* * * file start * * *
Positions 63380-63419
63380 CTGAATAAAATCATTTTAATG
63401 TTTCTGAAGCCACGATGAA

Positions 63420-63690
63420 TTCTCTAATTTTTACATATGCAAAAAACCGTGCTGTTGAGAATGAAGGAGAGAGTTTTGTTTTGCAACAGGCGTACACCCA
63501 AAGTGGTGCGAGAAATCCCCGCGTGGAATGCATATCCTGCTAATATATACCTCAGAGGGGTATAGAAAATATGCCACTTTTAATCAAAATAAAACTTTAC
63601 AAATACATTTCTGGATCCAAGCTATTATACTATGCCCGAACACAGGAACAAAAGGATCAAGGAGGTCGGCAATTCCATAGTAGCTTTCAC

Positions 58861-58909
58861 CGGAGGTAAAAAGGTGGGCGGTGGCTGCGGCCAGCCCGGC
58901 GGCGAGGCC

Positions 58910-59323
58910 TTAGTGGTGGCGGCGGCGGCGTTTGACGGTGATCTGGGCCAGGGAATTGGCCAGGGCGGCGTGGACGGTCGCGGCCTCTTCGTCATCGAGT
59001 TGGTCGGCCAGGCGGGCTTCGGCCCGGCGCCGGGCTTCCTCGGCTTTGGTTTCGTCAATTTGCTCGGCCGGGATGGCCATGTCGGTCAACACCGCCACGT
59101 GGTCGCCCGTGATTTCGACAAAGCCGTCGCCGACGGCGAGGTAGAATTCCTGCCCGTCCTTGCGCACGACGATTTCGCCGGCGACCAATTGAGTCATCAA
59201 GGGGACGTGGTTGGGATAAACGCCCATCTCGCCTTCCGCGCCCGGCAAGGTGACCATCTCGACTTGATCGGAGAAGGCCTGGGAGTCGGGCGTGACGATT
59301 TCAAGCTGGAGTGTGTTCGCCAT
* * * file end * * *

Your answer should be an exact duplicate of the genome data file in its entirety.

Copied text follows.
Positions 63380-63419
63380 CTGAATAAAATCATTTTAATG
63401 TTTCTGAAGCCACGATGAA

Positions 63420-63690
63420 TTCTCTAATTTTTACATATGCAAAAAACCGTGCTGTTGAGAATGAAGGAGAGAGTTTTGTTTTGCAACAGGCGTACACCCA
63501 AAGTGGTGCGAGAAATCCCCGCGTGGAATGCATATCCTGCTAATATATACCTCAGAGGGGTATAGAAAATATGCCACTTTTAATCAAAATAAAACTTTAC
63601 AAATACATTTCTGGATCCAAGCTATTATACTATGCCCGAACACAGGAACAAAAGGATCAAGGAGGTCGGCAATTCCATAGTAGCTTTCAC

Positions 58861-58909
58861 CGGAGGTAAAAAGGTGGGCGGTGGCTGCGGCCAGCCCGGC
58901 GGCGAGGCC

Positions 58910-59323
58910 TTAGTGGTGGCGGCGGCGGCGTTTGACGGTGATCTGGGCCAGGGAATTGGCCAGGGCGGCGTGGACGGTCGCGGCCTCTTCGTCATCGAGT
59001 TGGTCGGCCAGGCGGGCTTCGGCCCGGCGCCGGGCTTCCTCGGCTTTGGTTTCGTCAATTTGCTCGGCCGGGATGGCCATGTCGGTCAACACCGCCACGT
59101 GGTCGCCCGTGATTTCGACAAAGCCGTCGCCGACGGCGAGGTAGAATTCCTGCCCGTCCTTGCGCACGACGATTTCGCCGGCGACCAATTGAGTCATCAA
59201 GGGGACGTGGTTGGGATAAACGCCCATCTCGCCTTCCGCGCCCGGCAAGGTGACCATCTCGACTTGATCGGAGAAGGCCTGGGAGTCGGGCGTGACGATT
59301 TCAAGCTGGAGTGTGTTCGCCAT